Managing Postpartum Complications in the Emergency Department (Pharmacology CME) -
Publication Date: March 2022 (Volume 24, Number 3)
CME Credits: 4 AMA PRA Category 1 Credits™, 4 ACEP Category I credits, 4 AAFP Prescribed credits, and 4 AOA Category 2-A or 2-B CME credits. CME expires 03/01/2025.
Specialty CME Credits: Included as part of the 4 credits, this CME activity is eligible for 1 Pharmacology CME credit, subject to your state and institutional approval.
Nicole Yuzuk, DO
Ultrasound Director, Core Faculty, St. Joseph’s University Medical Center, Paterson, NJ
Joseph Bove, DO
Emergency Physician, St. Joseph’s University Medical Center, Paterson, NJ
Riddhi Desai, DO
Department of Emergency Medicine, St. Joseph’s University Medical Center, Paterson, NJ
Jennifer Beck-Esmay, MD, FACEP
Associate Professor of Emergency Medicine; Assistant Residency Director, Mount Sinai Morningside-West; Icahn School of Medicine at Mount Sinai, New York, NY
Elizabeth Leenellett, MD, FACEP
Associate Professor and Vice Chair, Department of Emergency Medicine, University of Cincinnati College of Medicine, Cincinnati, OH
Postpartum patients may present to the emergency department with complaints ranging from minor issues, requiring only patient education and reassurance, to severe, life-threatening complications that require prompt diagnosis and multidisciplinary consultation and management. At times, vague presentations or overlapping conditions can make it difficult for the emergency clinician to recognize an emergent condition and initiate proper treatment. This issue reviews the major common emergencies that present in postpartum patients, by chief complaint, including hemorrhage, infection, pre-eclampsia, eclampsia, headache, and cardiopulmonary conditions, and reviews the most recent evidence and guidelines.
A woman 3 weeks’ post partum presents with gradually worsening cough and severe shortness of breath…
Early on Sunday morning, a 33-year-old woman presents with gradually worsening cough and shortness of breath that is so severe that if she takes more than 4 steps, she has to sit down to catch her breath.
Her blood pressure in triage is 185/115 mm Hg, she is tachycardic with a heart rate of 120 beats/min, and she is tachypneic and speaking in short phrases. Her temperature is 37°C, and her oxygen saturation is 95%.
She has no past medical history, and states she had an uncomplicated delivery of twin boys 3 weeks ago via cesarean delivery. On physical examination, there is jugular venous distension, crackles bilaterally, and lower extremity edema. Her abdomen is soft and nontender.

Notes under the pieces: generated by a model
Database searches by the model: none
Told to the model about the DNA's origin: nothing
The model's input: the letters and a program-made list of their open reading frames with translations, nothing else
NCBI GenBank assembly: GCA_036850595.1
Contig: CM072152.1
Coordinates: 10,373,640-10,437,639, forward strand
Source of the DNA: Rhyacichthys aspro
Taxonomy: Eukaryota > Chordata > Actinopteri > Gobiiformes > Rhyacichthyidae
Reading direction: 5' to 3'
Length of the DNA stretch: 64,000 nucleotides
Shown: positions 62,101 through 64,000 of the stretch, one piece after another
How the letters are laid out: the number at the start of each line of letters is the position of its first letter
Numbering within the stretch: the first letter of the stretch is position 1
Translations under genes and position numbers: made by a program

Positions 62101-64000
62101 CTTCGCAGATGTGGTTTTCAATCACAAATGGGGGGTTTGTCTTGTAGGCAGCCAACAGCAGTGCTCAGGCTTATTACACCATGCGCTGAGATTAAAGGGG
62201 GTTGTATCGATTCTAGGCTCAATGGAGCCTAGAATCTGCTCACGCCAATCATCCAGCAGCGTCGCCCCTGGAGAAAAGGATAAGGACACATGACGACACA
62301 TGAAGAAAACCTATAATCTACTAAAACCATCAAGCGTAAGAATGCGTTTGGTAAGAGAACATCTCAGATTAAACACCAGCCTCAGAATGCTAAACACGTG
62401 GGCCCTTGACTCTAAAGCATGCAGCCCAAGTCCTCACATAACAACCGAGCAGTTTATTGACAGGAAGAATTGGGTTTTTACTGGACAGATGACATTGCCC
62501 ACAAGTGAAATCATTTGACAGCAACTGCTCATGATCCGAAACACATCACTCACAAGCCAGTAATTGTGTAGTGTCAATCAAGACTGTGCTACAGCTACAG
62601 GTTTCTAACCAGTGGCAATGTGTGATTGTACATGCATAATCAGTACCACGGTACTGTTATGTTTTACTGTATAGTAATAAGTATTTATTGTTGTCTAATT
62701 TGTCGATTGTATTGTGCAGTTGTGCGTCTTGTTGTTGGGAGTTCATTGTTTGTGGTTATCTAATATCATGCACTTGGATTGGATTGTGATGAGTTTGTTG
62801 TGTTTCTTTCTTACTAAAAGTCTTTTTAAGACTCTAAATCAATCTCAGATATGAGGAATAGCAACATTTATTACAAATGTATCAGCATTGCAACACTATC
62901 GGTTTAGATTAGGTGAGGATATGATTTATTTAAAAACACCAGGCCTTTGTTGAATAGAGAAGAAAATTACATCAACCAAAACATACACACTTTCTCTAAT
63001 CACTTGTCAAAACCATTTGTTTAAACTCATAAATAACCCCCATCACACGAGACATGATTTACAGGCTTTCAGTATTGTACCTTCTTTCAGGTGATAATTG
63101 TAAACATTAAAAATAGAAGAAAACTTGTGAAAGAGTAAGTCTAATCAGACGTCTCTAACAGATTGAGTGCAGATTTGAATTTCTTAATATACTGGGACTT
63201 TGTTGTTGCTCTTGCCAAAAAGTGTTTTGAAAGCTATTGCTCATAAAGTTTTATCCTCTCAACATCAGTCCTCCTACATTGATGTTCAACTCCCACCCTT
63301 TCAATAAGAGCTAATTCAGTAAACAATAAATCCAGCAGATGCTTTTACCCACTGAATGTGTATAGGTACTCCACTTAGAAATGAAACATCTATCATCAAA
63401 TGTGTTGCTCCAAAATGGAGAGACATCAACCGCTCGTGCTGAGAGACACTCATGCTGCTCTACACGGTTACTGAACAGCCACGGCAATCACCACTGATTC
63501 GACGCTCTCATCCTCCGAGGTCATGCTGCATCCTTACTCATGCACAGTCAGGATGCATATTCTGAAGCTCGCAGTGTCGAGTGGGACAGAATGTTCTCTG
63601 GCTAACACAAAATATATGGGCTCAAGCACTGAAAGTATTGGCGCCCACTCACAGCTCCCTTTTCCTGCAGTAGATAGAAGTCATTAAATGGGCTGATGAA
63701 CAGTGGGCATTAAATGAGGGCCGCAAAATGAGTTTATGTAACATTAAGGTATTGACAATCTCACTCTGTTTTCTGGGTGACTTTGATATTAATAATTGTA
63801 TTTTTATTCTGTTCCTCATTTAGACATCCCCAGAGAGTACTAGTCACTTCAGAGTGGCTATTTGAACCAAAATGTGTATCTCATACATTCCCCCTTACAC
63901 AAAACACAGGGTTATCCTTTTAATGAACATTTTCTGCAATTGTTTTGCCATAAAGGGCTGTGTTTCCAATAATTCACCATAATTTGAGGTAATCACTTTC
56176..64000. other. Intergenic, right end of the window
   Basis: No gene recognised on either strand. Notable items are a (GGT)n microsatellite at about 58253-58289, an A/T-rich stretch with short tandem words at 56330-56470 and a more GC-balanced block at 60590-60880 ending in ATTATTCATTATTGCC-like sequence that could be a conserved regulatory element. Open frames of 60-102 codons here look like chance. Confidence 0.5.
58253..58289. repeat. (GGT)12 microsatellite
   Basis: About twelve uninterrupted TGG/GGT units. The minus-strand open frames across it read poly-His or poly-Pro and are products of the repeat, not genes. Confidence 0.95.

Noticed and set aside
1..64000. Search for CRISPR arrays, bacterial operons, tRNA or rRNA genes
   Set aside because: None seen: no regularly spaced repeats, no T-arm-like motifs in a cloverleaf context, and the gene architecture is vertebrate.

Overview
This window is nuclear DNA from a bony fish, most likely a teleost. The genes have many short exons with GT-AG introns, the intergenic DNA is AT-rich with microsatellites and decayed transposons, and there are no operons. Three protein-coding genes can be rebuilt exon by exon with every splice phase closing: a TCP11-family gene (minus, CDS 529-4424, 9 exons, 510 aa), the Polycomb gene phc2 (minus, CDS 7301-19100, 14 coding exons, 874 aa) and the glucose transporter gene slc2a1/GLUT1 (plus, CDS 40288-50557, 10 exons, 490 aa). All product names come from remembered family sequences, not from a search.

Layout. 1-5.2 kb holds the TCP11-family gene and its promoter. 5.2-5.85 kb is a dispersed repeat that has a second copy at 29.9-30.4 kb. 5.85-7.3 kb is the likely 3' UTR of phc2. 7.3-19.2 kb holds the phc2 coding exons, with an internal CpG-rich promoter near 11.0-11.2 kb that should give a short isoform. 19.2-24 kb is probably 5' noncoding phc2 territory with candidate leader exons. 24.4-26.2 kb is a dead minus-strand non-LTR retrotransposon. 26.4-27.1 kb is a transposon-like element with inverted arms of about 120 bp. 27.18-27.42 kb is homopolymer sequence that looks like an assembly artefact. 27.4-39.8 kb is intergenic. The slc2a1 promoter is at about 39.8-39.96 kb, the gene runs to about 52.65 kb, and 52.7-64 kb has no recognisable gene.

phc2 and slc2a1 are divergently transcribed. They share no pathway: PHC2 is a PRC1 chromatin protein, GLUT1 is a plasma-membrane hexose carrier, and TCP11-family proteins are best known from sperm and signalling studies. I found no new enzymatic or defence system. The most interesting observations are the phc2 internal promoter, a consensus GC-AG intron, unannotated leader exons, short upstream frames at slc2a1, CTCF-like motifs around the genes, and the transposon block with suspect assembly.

You wonder why her blood pressure is so high and whether her high blood pressure is related to her shortness of breath...
A man brings his wife into the ED for altered mental status 2 weeks after having a baby…
The patient is wheeled into the resuscitation room for evaluation. The husband states she has been intermittently confused and at times thinks she is still pregnant, despite caring for the newborn.
On examination, she is afebrile, her blood pressure is 190/110 mm Hg, and heart rate is 98 beats/min. She is moving all extremities, but has global weakness and is oriented only to herself and her husband.
Her husband states that she had an uneventful vaginal delivery 2 weeks prior, after a normal pregnancy. He also reports she had been complaining of a pressure-like headache for the past 2 days, for which she had been taking acetaminophen 650 mg every 8 hours, with temporary improvement.
After obtaining a bedside blood sugar (which is normal), she starts to seize on the stretcher. Your differential is long, and includes stroke and drug overdose, but you also wonder whether this could be eclampsia. With so many possibilities, you consider what the best pharmacologic intervention would be...
A 25-year-old woman with headache, blurry vision, and right arm numbness presents after delivering a baby 3 days ago…
She reports having had an epidural with her recent vaginal delivery, and thought her symptoms may be related to that.
Her blood pressure is 135/90 mm Hg; heart rate, 85 beats/min; temperature, 36.5ºC; and oxygen saturation 99% on room air. She has decreased sensation to pinprick throughout her right upper extremity, but otherwise the neurologic exam is normal.
A “Code Stroke” is activated, and she is sent for a noncontrast head CT; however, you know that a negative CT does not rule out stroke and wonder whether she will need a more extensive evaluation...
EB Medicine is accredited by the Accreditation Council for Continuing Medical Education (ACCME) to provide continuing medical education for physicians.
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